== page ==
Date of Defense


Date of Graduation



Environmental Studies

First Advisor

Tiffany Schriever

Second Advisor

Steven Kohler


The effects of climate change on insects in the United States have yet to be fully understood. Research on the insect populations of Lake Michigan’s interdunal wetlands has been particularly limited. As these vibrant habitats are already at risk of destruction due to increased development, it is vital to have a working knowledge of the species that are living in the habitat. However, to date, there have been no studies on assemblages of interdunal wetlands in Michigan. Examining community compositions is critical to understanding the ecological problems that could occur in the future. This study is the first to look at Odonata diversity in an interdunal wetland in Michigan. The research, done at Saugatuck Harbor Natural Area on populations of Odonate species, provides a base-level of awareness about which species are living and breeding in this wetland habitat. The written record of the specific species observed in the area as adult Odonates contributes to the Michigan Odonata Survey. This survey helps scientists better understand what Odonates are living in and migrating to Michigan. Species with complex life cycles, such as Odonata, are important to both aquatic and terrestrial habitats. As these populations experience changes in the future, this research will provide crucial data on which species change their habitats. Examining the richness, diversity, and evenness of adult and larval Odonata provides a better view of the species living in wetland habitats. Odonates are an important food source for many other species living in these wetlands. Alterations to the complex food web within a wetland can have cascading effects on many species that live in the habitat. Incorporating the information gained from this study into future studies of the same wetland area will increase awareness about the effects of climate change on interdunal wetlands in the Great Lakes region.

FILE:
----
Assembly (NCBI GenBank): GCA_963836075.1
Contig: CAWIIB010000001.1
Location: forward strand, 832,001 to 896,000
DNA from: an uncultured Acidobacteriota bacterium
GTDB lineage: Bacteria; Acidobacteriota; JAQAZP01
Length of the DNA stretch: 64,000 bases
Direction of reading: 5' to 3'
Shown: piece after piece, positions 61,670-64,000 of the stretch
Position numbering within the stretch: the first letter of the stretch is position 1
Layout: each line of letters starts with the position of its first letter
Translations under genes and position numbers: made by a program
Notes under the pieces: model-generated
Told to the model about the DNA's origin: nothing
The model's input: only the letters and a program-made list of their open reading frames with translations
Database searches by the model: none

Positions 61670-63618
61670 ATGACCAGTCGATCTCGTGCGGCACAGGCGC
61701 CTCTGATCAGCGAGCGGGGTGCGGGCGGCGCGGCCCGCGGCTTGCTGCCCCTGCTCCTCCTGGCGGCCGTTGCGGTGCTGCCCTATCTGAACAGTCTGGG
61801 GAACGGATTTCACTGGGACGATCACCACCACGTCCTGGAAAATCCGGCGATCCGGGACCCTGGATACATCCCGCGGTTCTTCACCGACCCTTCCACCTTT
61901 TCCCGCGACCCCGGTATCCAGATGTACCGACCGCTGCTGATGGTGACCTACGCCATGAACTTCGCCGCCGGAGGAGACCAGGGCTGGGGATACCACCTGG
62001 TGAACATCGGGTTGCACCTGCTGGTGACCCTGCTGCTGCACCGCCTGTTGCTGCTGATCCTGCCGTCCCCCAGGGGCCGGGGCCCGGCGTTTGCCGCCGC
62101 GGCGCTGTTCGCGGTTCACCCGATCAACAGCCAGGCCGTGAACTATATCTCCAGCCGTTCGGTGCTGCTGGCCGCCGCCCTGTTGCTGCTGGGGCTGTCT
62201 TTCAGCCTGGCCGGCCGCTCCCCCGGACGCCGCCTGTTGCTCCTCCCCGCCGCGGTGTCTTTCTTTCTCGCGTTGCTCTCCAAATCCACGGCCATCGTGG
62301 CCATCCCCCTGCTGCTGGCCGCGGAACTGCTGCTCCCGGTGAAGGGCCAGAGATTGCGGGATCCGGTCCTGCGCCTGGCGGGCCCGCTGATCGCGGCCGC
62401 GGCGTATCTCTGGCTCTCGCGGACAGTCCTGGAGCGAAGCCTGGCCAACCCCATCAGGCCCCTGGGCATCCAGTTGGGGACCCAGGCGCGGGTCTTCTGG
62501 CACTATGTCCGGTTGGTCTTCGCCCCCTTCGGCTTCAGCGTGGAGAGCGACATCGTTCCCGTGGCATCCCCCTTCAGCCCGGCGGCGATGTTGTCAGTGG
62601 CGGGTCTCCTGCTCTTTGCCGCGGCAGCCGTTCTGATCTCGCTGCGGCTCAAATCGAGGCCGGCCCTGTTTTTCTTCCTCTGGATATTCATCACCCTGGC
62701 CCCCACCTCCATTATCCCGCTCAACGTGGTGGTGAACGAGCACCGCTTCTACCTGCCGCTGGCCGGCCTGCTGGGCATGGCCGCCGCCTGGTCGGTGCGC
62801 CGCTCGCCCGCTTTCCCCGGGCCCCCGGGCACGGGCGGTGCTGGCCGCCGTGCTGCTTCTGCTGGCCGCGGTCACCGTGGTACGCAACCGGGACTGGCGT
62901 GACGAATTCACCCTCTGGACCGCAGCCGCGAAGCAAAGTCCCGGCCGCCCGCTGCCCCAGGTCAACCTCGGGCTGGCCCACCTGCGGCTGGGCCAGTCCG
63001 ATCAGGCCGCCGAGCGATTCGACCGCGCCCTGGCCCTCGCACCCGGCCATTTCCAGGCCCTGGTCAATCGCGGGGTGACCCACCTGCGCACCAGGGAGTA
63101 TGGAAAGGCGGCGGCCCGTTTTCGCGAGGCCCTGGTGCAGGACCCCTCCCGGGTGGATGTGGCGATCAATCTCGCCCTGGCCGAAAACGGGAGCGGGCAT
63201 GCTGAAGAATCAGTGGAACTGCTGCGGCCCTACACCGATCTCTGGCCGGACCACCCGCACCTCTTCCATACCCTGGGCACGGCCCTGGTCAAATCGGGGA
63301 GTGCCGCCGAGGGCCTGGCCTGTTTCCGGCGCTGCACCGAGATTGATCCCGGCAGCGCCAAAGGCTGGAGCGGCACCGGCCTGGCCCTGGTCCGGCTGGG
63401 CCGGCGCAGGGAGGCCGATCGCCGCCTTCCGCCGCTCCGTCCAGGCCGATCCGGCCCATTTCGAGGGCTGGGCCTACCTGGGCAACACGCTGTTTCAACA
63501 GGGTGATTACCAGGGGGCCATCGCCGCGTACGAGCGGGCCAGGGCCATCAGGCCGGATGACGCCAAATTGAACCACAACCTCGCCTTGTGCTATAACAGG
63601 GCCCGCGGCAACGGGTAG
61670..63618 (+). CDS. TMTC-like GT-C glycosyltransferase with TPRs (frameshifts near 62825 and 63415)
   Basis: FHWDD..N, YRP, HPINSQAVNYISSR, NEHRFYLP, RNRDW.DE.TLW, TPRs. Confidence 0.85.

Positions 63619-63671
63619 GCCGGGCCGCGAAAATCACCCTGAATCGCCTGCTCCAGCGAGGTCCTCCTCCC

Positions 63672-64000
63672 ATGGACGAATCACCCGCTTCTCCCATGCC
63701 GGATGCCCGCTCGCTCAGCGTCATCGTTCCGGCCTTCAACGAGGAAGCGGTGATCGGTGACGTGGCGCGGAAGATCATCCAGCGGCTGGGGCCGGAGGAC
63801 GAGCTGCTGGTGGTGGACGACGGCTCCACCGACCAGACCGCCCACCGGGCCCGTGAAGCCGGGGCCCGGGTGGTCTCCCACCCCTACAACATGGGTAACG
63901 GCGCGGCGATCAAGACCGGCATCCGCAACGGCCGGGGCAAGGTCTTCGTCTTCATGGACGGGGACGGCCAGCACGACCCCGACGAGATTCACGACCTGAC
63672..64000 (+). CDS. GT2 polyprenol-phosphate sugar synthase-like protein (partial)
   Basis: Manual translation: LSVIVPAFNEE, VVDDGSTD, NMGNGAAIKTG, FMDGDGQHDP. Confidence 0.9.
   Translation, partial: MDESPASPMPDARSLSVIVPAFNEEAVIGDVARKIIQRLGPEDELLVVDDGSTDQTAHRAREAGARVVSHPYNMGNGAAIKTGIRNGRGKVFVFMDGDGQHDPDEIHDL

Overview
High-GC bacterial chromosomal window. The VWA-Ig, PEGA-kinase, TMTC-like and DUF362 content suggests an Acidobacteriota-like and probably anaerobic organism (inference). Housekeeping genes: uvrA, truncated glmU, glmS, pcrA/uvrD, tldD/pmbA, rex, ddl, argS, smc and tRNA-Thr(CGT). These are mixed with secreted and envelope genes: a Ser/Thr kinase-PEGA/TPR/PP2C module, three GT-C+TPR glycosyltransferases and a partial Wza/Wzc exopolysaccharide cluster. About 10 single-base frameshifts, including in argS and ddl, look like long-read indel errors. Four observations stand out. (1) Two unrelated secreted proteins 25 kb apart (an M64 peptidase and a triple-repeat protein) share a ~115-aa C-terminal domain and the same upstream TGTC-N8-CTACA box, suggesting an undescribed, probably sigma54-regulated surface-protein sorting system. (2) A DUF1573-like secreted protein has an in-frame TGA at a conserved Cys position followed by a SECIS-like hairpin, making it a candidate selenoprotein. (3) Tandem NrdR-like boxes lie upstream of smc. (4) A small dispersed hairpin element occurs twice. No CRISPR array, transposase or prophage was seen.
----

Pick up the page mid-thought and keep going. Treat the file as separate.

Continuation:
Access Setting

Honors Thesis-Open Access